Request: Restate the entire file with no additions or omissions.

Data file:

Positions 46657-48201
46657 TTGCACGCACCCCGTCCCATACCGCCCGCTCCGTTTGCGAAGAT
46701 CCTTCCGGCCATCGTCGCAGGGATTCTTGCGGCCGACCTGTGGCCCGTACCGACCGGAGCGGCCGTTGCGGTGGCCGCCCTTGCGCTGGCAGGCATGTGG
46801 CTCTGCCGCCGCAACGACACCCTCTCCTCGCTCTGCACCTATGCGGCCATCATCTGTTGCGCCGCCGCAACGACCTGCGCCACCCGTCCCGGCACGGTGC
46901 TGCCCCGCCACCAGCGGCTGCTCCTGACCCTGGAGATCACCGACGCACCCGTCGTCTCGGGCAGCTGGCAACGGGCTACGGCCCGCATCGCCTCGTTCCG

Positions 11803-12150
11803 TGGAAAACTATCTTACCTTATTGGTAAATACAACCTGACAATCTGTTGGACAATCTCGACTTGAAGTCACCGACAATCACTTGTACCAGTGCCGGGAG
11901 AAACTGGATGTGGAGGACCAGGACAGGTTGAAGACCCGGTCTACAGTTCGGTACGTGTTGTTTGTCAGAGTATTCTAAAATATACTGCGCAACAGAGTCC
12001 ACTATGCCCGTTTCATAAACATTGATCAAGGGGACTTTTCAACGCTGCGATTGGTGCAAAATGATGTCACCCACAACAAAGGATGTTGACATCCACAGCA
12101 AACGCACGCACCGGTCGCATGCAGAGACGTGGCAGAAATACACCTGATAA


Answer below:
Positions 46657-48201
46657 TTGCACGCACCCCGTCCCATACCGCCCGCTCCGTTTGCGAAGAT
46701 CCTTCCGGCCATCGTCGCAGGGATTCTTGCGGCCGACCTGTGGCCCGTACCGACCGGAGCGGCCGTTGCGGTGGCCGCCCTTGCGCTGGCAGGCATGTGG
46801 CTCTGCCGCCGCAACGACACCCTCTCCTCGCTCTGCACCTATGCGGCCATCATCTGTTGCGCCGCCGCAACGACCTGCGCCACCCGTCCCGGCACGGTGC
46901 TGCCCCGCCACCAGCGGCTGCTCCTGACCCTGGAGATCACCGACGCACCCGTCGTCTCGGGCAGCTGGCAACGGGCTACGGCCCGCATCGCCTCGTTCCG

Positions 11803-12150
11803 TGGAAAACTATCTTACCTTATTGGTAAATACAACCTGACAATCTGTTGGACAATCTCGACTTGAAGTCACCGACAATCACTTGTACCAGTGCCGGGAG
11901 AAACTGGATGTGGAGGACCAGGACAGGTTGAAGACCCGGTCTACAGTTCGGTACGTGTTGTTTGTCAGAGTATTCTAAAATATACTGCGCAACAGAGTCC
12001 ACTATGCCCGTTTCATAAACATTGATCAAGGGGACTTTTCAACGCTGCGATTGGTGCAAAATGATGTCACCCACAACAAAGGATGTTGACATCCACAGCA
12101 AACGCACGCACCGGTCGCATGCAGAGACGTGGCAGAAATACACCTGATAA